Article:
MANY OF US learned about social boundaries in our high school cafeterias. We sat at tables depending upon what sport we played, or if we played at all. We sat at other tables if we were deemed popular or unpopular. Sometimes we sat at a table because of our race or the language we spoke at home. If we were studious, we chose one area; if we had more or less money, we sat in another. … Teenage social boundaries are difficult to cross.
Adult social boundaries are not much easier to negotiate. Now we wonder how to reach out to the woman downstairs who doesn’t speak English. Driving onto the ramp of the interstate, we see a man with a sign asking for food and work. We can’t imagine how to cross our social boundaries to include him in our lives. A man and his partner visit the church today. Will we be the first to cross a social boundary to welcome them?
James urges his hearers to honor the poor in accordance with God’s plan. We invite poor and other oppressed people to our tables and ask to sit at theirs. As in high school, we find it tempting to stay in the comfort zones of our neighborhoods, our biases, and our past experiences. If we can cross our social boundaries and care for those who have been dishonored by our world and even by our churches, we will fulfill God’s command to love our neighbors as ourselves.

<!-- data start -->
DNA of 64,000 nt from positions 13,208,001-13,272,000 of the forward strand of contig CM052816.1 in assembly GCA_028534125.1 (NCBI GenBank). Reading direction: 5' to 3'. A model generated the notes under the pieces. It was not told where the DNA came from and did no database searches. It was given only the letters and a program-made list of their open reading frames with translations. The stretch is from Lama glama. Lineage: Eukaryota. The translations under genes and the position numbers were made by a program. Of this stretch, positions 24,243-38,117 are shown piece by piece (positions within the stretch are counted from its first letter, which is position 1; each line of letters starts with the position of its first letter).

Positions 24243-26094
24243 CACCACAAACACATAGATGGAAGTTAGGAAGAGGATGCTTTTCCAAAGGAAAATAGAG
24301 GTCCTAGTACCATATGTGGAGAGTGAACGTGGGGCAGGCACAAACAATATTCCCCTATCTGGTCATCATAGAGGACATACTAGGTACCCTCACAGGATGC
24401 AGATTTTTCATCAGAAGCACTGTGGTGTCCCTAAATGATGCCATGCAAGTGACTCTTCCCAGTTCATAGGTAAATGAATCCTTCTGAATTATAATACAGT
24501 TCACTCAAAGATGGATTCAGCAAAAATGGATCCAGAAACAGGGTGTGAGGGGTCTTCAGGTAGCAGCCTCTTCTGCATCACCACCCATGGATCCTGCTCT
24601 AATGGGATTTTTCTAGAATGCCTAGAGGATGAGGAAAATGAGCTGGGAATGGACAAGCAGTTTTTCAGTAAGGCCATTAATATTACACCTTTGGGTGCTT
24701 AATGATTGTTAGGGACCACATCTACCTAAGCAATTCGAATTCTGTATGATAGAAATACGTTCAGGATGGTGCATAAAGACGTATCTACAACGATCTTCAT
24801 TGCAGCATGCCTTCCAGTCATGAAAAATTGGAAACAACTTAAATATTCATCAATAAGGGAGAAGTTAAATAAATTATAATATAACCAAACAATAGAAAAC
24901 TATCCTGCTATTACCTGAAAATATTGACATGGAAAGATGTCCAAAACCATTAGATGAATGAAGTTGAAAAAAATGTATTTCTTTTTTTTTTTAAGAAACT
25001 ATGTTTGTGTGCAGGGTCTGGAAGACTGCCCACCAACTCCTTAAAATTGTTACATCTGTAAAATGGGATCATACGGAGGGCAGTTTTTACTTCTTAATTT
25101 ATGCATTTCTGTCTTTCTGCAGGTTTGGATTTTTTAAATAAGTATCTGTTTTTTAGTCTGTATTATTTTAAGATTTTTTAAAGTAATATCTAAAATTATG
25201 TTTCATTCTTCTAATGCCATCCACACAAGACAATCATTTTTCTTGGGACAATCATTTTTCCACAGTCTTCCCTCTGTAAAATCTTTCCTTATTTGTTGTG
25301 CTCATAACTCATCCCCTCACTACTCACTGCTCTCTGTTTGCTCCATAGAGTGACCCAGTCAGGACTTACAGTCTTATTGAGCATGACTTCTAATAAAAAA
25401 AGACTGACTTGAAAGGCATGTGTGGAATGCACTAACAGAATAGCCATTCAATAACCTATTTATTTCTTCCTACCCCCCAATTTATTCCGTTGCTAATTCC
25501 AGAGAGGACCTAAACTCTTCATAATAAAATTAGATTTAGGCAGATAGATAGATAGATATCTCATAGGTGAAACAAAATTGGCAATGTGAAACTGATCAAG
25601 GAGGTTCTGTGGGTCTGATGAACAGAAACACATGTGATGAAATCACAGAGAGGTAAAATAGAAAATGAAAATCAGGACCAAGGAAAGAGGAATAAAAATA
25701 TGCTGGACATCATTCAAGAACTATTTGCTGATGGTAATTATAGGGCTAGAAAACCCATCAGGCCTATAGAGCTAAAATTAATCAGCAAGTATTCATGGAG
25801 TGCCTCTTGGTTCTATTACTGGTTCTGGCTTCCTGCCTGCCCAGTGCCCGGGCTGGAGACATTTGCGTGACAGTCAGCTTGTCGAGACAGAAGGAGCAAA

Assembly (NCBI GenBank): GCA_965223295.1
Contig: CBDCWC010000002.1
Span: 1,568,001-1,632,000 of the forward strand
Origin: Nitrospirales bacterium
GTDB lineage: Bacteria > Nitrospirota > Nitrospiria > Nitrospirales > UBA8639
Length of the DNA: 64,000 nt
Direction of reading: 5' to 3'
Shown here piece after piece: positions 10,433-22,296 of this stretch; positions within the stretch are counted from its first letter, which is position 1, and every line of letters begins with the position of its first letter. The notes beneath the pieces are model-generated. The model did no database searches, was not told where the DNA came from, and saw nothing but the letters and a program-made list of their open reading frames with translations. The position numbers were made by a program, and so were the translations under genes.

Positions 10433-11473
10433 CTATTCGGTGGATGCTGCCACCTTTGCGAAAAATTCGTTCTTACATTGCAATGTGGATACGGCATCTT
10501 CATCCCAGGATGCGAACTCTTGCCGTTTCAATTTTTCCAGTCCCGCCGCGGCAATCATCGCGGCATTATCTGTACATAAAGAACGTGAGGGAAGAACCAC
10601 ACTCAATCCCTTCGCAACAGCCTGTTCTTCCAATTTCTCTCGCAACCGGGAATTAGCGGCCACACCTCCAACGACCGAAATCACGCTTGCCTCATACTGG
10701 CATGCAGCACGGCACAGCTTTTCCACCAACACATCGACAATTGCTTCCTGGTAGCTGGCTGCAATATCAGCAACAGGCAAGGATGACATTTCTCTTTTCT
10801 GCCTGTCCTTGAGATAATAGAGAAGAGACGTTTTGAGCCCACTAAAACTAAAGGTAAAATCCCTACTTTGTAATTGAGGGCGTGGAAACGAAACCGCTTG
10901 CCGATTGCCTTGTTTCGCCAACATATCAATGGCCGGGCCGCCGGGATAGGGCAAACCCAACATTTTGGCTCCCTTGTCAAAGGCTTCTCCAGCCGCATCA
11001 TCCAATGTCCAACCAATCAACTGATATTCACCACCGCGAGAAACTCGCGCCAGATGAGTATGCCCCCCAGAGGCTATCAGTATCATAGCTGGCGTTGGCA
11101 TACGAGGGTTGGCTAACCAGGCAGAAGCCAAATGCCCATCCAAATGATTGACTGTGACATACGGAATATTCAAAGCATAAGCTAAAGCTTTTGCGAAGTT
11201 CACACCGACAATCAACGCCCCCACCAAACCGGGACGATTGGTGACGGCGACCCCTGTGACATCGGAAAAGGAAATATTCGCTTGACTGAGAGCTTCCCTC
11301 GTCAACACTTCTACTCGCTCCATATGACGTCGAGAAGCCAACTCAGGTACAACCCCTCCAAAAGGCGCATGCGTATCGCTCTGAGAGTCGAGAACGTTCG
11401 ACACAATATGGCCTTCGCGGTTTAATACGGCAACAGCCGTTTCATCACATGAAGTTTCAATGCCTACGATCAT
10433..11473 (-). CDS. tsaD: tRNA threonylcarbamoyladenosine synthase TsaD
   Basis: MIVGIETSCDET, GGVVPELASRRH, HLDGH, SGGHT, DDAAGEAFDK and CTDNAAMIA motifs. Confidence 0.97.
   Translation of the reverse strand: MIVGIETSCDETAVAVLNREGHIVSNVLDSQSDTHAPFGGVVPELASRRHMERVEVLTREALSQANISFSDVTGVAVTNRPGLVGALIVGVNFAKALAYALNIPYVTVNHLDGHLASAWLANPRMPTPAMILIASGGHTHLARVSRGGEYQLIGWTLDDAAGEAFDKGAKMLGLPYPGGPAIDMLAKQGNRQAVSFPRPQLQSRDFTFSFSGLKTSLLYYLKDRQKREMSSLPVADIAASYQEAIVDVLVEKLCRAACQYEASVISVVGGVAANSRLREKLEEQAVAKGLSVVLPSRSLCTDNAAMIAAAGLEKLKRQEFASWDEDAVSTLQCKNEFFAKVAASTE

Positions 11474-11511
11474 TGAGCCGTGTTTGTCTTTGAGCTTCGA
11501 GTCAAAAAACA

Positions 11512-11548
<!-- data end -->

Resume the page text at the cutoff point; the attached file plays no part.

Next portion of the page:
– Elaine Eberhart,
From the reading for September 5, 2015 by Elaine Eberhart, in The Upper Room Disciplines 2015: A Book of Daily Devotions. Copyright © 2014 by Upper Room Books. All rights reserved. Used by permission. http://bookstore.upperroom.org/ Learn more about or purchase this book.
What are the boundaries you see that faith can cross? Share your thoughts.
Are any among you sick? They should call for the elders of the church and have them pray over them, anointing them with oil in the name of the Lord.
James 5:14, NRSV
This Week: pray for caregivers. Submit your prayer to The Upper Room Living Prayer Center or share it in the comment section.
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This week we remember: Leoba (September 28).
(Courtesy of Vanderbilt Divinity Library)
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